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Goldman On Tesla: Some NHTSA Investigations Can Take "Months Or Years"

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by Tyler Durden
Tuesday, Aug 17, 2021 - 03:20 PM

Adding to Tesla's woes on Tuesday, a day where the stock was slammed alongside a broader market selloff, was Goldman Sachs. The investment bank came out and commented on yesterday's news that the NHTSA had opened a broad-reaching investigation into Tesla's Autopilot feature. 

In its note, Goldman appeared anything but optimistic that the probe into Autopilot would be resolved quickly. “Given the current probe is related to a Level 2 driver-assist system, one solution could be for an enhanced driver monitoring system to ensure driver compliance with Tesla’s terms of use,” the investment bank wrote Tuesday morning.

The bank also said that although past NHTSA investigations had varied in length, that this some have taken as long as multiple months or years to complete. 

Recall, yesterday we reported that regulators in the United States had finally come to their senses and opened the long-overdue investigation. The U.S. National Highway Traffic Safety Administration (NHTSA) said the investigation includes Tesla's Model X, S and 3 for model years 2014-2021. The broad range of models and model years means that this could be the large-scale investigation that skeptics have been requesting for years, we noted.

The NHTSA said the investigation would assess technologies, methods "used to monitor, assist, and enforce the driver's engagement" during autopilot operation, according to Bloomberg.

GLJ Research's Gordon Johnson was the first analyst to weigh in yesterday, stating that the investigation could result in sentiment turning "decidedly downward" if sell-side peers begin to understand that Tesla's proclaimed autonomy prospects are nowhere near what many think.

Johnson's note opened by describing the situation and noting the investigation covers 765,000 vehicles: "The U.S. government has opened a formal investigation into TSLA's Autopilot partially automated driving system, saying it has trouble spotting parked emergency vehicles. The investigation covers 765,000 vehicles, almost everything that TSLA has sold in the U.S. since the start of the 2014 model year."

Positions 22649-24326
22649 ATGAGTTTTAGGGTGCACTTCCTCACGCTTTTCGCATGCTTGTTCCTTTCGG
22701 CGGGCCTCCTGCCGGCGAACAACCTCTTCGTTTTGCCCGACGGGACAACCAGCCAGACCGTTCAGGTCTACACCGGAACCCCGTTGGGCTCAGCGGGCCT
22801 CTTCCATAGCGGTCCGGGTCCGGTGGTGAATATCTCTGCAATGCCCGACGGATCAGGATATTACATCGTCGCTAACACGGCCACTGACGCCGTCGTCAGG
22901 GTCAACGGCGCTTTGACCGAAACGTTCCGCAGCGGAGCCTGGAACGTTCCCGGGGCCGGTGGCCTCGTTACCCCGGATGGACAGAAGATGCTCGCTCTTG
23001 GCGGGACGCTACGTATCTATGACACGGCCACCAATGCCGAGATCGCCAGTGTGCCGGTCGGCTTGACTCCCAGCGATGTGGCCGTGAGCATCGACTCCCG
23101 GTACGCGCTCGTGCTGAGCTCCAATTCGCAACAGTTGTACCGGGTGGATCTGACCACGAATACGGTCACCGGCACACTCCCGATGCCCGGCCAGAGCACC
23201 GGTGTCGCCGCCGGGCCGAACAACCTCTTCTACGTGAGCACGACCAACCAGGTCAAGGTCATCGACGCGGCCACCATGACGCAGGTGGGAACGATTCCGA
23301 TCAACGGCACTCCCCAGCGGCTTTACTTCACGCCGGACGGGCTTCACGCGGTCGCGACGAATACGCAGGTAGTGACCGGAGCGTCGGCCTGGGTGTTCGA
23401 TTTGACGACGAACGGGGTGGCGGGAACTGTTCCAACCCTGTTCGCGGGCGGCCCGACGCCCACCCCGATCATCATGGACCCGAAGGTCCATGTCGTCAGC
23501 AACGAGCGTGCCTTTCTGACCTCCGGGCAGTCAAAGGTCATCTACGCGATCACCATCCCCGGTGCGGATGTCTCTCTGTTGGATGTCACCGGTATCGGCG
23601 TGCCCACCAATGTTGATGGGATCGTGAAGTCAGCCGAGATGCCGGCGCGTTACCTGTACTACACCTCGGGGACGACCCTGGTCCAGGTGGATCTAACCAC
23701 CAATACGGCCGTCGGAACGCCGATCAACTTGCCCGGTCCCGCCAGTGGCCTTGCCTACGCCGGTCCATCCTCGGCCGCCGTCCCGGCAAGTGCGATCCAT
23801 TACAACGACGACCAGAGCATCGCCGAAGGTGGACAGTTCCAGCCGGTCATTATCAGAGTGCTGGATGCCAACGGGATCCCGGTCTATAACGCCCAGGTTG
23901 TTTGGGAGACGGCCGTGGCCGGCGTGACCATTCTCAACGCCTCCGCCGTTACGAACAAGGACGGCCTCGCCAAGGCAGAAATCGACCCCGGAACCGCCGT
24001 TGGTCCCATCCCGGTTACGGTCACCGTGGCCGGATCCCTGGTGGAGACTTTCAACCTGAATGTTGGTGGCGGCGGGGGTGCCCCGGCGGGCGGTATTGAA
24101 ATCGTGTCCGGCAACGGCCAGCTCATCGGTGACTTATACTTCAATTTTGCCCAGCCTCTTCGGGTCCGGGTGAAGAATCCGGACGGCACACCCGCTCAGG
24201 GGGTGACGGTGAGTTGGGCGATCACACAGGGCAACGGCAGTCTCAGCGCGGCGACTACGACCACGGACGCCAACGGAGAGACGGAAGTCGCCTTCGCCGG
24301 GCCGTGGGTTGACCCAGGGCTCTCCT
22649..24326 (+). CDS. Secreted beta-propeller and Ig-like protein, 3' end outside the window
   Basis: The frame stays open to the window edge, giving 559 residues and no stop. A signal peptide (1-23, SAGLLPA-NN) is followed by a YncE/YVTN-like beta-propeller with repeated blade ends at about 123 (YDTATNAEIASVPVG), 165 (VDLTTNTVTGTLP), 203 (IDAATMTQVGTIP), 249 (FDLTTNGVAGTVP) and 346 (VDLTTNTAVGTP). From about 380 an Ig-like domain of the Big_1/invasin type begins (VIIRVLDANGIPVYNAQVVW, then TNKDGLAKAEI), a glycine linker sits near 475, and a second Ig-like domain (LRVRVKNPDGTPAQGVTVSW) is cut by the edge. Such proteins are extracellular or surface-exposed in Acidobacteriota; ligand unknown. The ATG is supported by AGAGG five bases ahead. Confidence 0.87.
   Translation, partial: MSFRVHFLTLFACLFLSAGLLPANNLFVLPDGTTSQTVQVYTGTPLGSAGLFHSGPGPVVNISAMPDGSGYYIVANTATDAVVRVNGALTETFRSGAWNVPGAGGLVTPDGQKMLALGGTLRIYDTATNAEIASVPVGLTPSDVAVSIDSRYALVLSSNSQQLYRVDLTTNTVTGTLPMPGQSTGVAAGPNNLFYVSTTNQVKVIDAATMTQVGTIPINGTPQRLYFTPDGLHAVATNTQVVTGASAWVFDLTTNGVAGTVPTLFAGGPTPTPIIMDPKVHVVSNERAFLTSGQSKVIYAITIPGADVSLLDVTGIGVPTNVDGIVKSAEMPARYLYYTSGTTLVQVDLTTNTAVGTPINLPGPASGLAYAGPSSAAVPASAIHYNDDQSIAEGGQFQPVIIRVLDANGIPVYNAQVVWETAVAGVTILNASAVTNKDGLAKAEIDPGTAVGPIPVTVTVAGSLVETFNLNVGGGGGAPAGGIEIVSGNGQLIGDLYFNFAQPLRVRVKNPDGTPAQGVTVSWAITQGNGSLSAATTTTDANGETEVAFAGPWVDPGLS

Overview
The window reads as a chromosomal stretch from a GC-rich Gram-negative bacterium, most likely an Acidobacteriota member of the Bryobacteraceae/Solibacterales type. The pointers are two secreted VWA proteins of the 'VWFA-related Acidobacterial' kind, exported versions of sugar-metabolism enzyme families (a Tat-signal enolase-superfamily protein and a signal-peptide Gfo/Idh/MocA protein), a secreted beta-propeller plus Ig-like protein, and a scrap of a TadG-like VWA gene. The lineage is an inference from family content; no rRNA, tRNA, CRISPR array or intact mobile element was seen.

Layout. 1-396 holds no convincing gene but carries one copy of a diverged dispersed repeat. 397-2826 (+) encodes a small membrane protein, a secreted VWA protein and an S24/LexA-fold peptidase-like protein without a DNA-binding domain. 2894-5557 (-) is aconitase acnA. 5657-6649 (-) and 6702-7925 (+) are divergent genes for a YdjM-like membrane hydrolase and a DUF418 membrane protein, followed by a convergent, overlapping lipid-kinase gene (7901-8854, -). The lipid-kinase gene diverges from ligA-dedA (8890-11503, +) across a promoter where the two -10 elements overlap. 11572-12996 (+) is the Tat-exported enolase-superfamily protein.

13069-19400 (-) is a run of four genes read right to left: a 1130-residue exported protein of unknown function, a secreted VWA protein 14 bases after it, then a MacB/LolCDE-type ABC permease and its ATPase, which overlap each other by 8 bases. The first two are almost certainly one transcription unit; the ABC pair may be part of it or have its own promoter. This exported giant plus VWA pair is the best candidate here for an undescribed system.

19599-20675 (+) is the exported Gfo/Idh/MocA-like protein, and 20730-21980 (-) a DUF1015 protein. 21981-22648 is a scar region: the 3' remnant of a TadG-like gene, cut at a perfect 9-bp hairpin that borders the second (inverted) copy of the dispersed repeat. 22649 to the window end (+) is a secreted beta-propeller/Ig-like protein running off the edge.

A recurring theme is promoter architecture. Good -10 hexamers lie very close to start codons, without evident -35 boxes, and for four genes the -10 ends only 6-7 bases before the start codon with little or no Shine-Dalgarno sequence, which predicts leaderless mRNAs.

"Autopilot has frequently been misused by TSLA drivers, who have been caught driving drunk or even riding in the back seat while a car rolled down a California highway," he wrote.

Johnson spoke to two lawyers about the investigation this morning and relayed their thoughts:

"...in our discussions with two attorneys this morning with knowledge of the matter, we see problems here for TSLA. More specifically, we believe TSLA’s biggest weakness is its weak measures (which have been alleged to be intentional) to make sure the driver is paying attention (which is EXACTLY what the NHTSA is investigating) – this is the opinion of both lawyers we spoke to this morning. More specifically, in the words of one lawyer: “Whether the system is weak at detecting emergency vehicles compared to other “FSD” systems or just insufficient overall, it shouldn’t be used at all if the system is not taking appropriate steps to make sure the driver is paying attention”.

He concluded by making the case that this investigation could be the first of many dominoes to fall that could reveal Tesla's autonomy prospects to be far worse than many have believed, resulting in exactly what we saw today: downward pressure on the stock.

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